New Method for Prioritizing Equipment for Inspection and Replacement in HTHA Service

New Method for Prioritizing Equipment for Inspection and Replacement in HTHA Service

Gerrit Buchheim, Manager of the Pono Division of Becht Engineering, has developed a practical and simple-to-use approach to prioritizing the inspection and replacement of equipment in High Temperature Hydrogen Attack (HTHA) service.  This approach utilizes the existing and accepted “Nelson Curve”, but adapts it to better fit the realized operating conditions at an individual facility, based on several factors that have not been previously considered.


Historically, the industry has used experienced-based curves (API 941 Nelson Curves) in the selection of materials as well as evaluating existing in-service equipment.   These curves have served the industry well to now, but in the past 5 years, there have been several notable cases of HTHA that fall below the established curves and there is still a sizeable base of C-0.5 Mo equipment operating above the carbon steel curve.  Therefore, industry needed a more realistic method for evaluating existing equipment in potential HTHA service.

Pono HTHA Evaluation Method

It is important to note that previously, the only two determinants used in modeling HTHA susceptibility have been partial pressure of hydrogen and operating temperature.  However, Gerrit realized that there are several other operating conditions that can significantly increase or decrease susceptibility to HTHA.  This method attempts to modify both the accepted “Nelson Curve” for each material, as well as modify the operating conditions to consider many more factors that affect HTHA.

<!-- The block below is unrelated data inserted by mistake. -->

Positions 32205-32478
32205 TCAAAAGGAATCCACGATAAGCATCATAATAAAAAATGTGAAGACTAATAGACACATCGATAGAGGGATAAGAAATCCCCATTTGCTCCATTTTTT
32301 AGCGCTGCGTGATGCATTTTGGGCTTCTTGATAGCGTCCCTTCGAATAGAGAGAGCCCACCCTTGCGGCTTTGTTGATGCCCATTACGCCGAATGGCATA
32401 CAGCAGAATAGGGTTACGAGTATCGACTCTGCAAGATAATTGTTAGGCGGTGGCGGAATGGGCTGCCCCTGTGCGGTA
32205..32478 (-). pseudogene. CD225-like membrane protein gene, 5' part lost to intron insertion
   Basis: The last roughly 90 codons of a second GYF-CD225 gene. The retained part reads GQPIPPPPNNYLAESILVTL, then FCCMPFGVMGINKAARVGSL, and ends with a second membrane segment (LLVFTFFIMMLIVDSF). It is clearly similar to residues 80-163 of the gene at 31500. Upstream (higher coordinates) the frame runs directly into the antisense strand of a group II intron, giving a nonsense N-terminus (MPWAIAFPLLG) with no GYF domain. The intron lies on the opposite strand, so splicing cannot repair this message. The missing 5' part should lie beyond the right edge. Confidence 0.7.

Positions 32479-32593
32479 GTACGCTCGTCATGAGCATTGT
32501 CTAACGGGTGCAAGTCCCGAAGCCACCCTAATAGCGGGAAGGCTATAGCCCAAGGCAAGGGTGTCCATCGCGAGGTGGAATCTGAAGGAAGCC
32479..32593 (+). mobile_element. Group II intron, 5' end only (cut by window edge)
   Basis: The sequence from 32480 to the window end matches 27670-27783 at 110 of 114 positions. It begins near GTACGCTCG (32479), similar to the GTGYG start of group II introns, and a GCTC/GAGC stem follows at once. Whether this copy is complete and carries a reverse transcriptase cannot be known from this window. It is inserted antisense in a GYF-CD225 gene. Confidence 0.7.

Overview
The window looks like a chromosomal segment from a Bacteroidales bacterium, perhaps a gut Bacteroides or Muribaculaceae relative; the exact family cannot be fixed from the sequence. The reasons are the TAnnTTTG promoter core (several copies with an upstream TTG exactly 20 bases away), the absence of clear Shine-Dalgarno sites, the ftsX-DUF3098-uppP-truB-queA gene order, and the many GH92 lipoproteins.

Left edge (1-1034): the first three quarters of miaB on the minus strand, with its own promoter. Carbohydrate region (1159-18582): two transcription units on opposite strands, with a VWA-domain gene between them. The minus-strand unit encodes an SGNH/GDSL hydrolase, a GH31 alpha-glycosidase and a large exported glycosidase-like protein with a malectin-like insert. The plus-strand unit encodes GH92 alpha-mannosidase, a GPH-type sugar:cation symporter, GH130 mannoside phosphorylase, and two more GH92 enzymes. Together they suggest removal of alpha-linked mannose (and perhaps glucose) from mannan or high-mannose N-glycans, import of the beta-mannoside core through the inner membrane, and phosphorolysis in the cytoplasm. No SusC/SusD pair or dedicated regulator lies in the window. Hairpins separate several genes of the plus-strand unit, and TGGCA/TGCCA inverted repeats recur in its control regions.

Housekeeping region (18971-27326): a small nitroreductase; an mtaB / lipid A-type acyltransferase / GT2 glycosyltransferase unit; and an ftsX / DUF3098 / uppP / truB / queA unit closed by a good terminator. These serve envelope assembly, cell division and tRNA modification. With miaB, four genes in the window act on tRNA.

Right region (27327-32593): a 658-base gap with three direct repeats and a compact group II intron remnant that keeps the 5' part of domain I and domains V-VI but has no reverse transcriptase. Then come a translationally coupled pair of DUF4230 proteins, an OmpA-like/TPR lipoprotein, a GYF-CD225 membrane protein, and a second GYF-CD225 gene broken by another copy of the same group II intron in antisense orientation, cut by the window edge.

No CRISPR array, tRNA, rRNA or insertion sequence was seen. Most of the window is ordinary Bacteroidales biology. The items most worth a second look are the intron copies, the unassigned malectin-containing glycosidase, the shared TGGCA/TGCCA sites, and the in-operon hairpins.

—> Operating Conditions

The Pono method still starts with the ppH2 and T, but then takes into account other driving forces.  These are added up and used to formulate the HTHA Temperature and Pressure (HTP) for HTHA to occur.  The following are additional factors to consider and how they affect the HTP:

  • Cladding type and thickness of the cladding (lowers HTP)
  • Corrosion scale and fouling (lowers HTP)
  • Overall thickness – thin equipment has higher gradients than thick equipment (lowers HTP)
  • Presence of catalyst (raises HTP)
  • Effect of atypical operation hours and conditions (raises HTP)
  • Confidence in operating condition data for recent and past years of service (raises HTP if not highly confident in data)

While all of these factors are taken into account – the last factor – the confidence in operating condition data is most important.  A significant amount of equipment in HTHA service dates back several decades; some dating to 50+ years of service!  While recent data is often very reliable, it is important to note that older data may not be very reliable (or even present) at all.

—> Material Resistance of the Base Material

When establishing a specific material’s resistance to HTHA (MHR), the starting point is the established Nelson Curve.   The method covers Carbon steel, C-0.5Mo, C-Mn-0.5Mo, 0.5Cr-.5Mo, 1Cr, and 1.25Cr materials.  Then several factors are taken into account to adjust for how the base material should be expected to perform in resistance to HTHA.  As with the adjustments to the operating conditions, each of these factors can either raise or lower the curve.

  • Post Weld Heat Treatment (non PWHT lowers it)
  • Membrane stress level (low stresses raise the curve)
  • Age in service (operating time continuously lowers the curve)
  • Chemistry factors (Mo or Cr to C ratios and elements like P and S can lower or raise the curve)
  • HTHA inspections conducted (frequency, methods, zones)
    • Effective inspection raises the curve and no inspection lowers the curve